Rush for Queen’s tongue
The sale of over 4,500 application forms for the Combined Aptitude Test for English (CATE) has stumped the English Department, which had initially anticipated and prepared itself to conduct the examination for roughly 2,500 applicants, reports Ritika Chopra.delhi Updated: Jun 14, 2009 00:53 IST
Delhi University (DU) had not seen this coming.
The sale of over 4,500 application forms for the Combined Aptitude Test for English (CATE) has stumped the English Department, which had initially anticipated and prepared itself to conduct the examination for roughly 2,500 applicants.
In wake of the great rush, the department has had to increase the number of the examination centres from four to 10 for the test scheduled on June 17.
This year, the entrance examination is the single channel to secure a seat in English (Honours) at 12 DU colleges. It is the first time the university is conducting a common test for the course. Delhi College of Arts and Commerce, Kamla Nehru College, Hindu College and Indraprastha College are those affiliated to CATE.
“Till Friday our sales had crossed the 4,500 mark and we still have a day left for the form sales to close. Keeping the last day rush in mind, we think the final figure can possibly touch 6,500,” said Tapan Basu, associate professor of English at Hindu College.
So the university has arranged for additional three centres at North Campus — Hindu College, SGTB Khalsa College and Indraprastha College — and another three at South Campus — Maitreyi College, Sri Venkateswara Collage and Motilal Nehru College.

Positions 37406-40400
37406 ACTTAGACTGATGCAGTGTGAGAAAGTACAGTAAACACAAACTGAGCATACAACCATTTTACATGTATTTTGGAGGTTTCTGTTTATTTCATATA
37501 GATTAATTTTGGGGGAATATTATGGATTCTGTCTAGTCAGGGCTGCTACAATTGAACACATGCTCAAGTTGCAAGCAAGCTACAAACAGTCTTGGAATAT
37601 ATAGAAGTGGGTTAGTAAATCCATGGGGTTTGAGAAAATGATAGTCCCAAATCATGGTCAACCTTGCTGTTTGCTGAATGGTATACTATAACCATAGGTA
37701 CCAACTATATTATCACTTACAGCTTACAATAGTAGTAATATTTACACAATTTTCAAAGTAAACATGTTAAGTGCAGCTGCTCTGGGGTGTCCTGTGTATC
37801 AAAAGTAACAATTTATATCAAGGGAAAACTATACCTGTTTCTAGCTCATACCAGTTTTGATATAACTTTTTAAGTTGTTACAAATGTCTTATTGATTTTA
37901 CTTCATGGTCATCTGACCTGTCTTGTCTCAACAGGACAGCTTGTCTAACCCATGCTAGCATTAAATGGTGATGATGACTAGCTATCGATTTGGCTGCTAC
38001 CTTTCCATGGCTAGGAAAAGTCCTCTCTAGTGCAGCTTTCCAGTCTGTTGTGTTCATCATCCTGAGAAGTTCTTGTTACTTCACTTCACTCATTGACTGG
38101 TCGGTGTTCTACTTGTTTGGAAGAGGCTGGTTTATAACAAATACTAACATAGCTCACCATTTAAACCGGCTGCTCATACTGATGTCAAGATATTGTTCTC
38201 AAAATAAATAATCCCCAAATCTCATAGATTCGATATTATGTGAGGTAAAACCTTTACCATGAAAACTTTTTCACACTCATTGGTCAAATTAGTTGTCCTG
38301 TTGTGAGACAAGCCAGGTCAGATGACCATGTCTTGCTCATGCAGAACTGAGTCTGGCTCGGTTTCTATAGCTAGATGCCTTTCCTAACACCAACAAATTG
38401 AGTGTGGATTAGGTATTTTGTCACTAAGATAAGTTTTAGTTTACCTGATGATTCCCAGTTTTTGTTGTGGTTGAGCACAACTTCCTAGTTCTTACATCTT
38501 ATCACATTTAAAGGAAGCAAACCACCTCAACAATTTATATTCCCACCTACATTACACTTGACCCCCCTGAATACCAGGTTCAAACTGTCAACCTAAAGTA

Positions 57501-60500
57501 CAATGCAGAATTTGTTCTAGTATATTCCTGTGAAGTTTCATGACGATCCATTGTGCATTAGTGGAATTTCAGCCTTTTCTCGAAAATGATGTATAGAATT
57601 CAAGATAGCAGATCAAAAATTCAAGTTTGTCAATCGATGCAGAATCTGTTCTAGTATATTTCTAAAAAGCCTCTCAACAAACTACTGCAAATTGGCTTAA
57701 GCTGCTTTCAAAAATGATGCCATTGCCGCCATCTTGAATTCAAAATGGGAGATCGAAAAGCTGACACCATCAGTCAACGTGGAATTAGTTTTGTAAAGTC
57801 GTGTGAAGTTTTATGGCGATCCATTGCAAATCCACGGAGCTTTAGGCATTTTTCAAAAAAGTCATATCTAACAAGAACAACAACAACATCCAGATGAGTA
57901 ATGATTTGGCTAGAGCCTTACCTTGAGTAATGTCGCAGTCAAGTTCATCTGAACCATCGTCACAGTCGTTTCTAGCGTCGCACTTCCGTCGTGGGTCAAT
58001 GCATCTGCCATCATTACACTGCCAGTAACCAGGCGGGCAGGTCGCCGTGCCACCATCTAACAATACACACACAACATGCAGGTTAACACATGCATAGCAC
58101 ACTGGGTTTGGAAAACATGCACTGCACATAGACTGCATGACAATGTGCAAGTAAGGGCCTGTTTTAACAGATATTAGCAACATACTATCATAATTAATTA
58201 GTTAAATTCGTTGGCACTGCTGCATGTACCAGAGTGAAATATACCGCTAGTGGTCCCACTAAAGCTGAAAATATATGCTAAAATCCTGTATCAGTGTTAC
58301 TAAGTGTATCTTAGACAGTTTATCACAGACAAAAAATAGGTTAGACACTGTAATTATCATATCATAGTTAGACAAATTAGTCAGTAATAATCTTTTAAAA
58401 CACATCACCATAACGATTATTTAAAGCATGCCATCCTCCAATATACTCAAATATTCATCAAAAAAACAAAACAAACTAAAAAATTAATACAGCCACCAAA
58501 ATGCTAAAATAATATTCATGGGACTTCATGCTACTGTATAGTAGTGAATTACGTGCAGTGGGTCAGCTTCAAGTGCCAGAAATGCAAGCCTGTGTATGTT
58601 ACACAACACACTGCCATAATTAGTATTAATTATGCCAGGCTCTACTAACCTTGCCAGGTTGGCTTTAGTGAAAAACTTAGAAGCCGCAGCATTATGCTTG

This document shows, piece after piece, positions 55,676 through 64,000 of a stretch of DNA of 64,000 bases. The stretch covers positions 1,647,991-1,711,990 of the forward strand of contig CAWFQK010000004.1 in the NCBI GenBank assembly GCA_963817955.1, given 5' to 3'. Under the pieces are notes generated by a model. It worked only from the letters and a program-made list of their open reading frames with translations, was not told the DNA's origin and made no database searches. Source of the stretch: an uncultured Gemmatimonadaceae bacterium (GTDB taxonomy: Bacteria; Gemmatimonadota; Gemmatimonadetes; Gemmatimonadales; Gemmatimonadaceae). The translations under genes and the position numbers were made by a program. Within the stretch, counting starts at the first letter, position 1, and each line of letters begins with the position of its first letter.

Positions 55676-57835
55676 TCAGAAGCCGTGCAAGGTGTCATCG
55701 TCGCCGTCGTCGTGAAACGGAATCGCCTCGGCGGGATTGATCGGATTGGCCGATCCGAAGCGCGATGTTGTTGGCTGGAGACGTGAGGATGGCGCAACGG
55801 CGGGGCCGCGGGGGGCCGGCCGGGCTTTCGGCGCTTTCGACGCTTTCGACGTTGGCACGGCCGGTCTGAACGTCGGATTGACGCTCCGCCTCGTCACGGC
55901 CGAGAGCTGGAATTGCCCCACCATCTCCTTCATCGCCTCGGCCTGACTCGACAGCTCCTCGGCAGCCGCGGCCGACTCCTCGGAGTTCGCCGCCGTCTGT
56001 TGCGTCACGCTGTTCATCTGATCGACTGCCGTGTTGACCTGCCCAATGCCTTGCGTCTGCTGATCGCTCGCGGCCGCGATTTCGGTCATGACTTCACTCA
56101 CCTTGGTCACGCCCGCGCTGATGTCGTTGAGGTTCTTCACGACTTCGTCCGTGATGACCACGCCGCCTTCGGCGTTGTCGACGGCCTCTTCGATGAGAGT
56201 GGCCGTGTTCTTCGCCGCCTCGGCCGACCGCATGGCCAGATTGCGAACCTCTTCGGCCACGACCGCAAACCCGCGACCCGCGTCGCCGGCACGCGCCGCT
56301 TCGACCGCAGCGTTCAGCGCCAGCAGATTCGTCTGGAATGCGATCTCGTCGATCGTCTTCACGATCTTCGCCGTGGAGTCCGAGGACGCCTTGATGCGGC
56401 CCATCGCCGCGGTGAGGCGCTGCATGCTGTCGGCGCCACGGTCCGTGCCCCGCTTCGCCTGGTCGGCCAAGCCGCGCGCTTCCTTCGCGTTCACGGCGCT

“We have also made extra seating arrangements in the original four centres. Arts Faculty (North Campus), Arts Faculty, DU (South Campus), Zakir Hussain College and Maharaja Agrasen College together have created an additional 800 seats for the test,” added Basu.
The idea of securing admission in English (Honours) at some of the best colleges irrespective of one’s Class XII performance is clearly a hit with the students, which has consequently led to the great rush.
The 12 participating colleges will give 70 per cent weightage to the CATE score and 30 per cent to marks scored in Boards.
“I read a lot and am quite interested in literature. I have scored 72 per cent in English in Class XII. If admissions were entirely dependent on marks then I could not have dreamed of getting admission in good colleges like Hindu. But now I stand a chance,” said Vipasha Singh (17), a candidate.